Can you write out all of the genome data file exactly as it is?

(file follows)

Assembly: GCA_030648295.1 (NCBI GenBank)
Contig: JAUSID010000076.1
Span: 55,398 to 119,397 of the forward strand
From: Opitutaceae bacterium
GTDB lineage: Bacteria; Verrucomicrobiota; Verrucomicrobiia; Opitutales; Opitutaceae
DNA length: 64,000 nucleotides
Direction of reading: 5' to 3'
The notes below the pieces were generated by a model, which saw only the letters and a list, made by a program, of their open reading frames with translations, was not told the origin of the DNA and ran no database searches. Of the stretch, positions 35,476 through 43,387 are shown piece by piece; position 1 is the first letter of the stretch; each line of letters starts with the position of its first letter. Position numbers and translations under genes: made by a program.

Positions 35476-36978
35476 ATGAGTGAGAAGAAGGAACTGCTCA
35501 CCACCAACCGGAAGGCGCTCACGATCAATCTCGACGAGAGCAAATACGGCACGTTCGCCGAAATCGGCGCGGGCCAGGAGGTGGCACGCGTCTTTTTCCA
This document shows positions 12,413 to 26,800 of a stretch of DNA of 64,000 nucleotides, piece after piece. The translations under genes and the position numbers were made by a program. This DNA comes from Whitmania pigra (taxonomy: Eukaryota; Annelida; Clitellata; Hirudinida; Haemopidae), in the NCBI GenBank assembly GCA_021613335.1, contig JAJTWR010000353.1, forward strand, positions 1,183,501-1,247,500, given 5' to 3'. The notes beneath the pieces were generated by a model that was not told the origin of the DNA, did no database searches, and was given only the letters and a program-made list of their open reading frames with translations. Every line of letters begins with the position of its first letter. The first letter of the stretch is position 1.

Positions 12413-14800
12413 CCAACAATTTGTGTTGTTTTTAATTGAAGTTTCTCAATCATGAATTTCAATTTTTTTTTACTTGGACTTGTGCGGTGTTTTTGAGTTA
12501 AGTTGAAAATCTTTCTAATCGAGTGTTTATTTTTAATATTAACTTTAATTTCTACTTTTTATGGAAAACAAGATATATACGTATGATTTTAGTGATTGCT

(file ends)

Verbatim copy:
Assembly: GCA_030648295.1 (NCBI GenBank)
Contig: JAUSID010000076.1
Span: 55,398 to 119,397 of the forward strand
From: Opitutaceae bacterium
GTDB lineage: Bacteria; Verrucomicrobiota; Verrucomicrobiia; Opitutales; Opitutaceae
DNA length: 64,000 nucleotides
Direction of reading: 5' to 3'
The notes below the pieces were generated by a model, which saw only the letters and a list, made by a program, of their open reading frames with translations, was not told the origin of the DNA and ran no database searches. Of the stretch, positions 35,476 through 43,387 are shown piece by piece; position 1 is the first letter of the stretch; each line of letters starts with the position of its first letter. Position numbers and translations under genes: made by a program.

Positions 35476-36978
35476 ATGAGTGAGAAGAAGGAACTGCTCA
35501 CCACCAACCGGAAGGCGCTCACGATCAATCTCGACGAGAGCAAATACGGCACGTTCGCCGAAATCGGCGCGGGCCAGGAGGTGGCACGCGTCTTTTTCCA
This document shows positions 12,413 to 26,800 of a stretch of DNA of 64,000 nucleotides, piece after piece. The translations under genes and the position numbers were made by a program. This DNA comes from Whitmania pigra (taxonomy: Eukaryota; Annelida; Clitellata; Hirudinida; Haemopidae), in the NCBI GenBank assembly GCA_021613335.1, contig JAJTWR010000353.1, forward strand, positions 1,183,501-1,247,500, given 5' to 3'. The notes beneath the pieces were generated by a model that was not told the origin of the DNA, did no database searches, and was given only the letters and a program-made list of their open reading frames with translations. Every line of letters begins with the position of its first letter. The first letter of the stretch is position 1.

Positions 12413-14800
12413 CCAACAATTTGTGTTGTTTTTAATTGAAGTTTCTCAATCATGAATTTCAATTTTTTTTTACTTGGACTTGTGCGGTGTTTTTGAGTTA
12501 AGTTGAAAATCTTTCTAATCGAGTGTTTATTTTTAATATTAACTTTAATTTCTACTTTTTATGGAAAACAAGATATATACGTATGATTTTAGTGATTGCT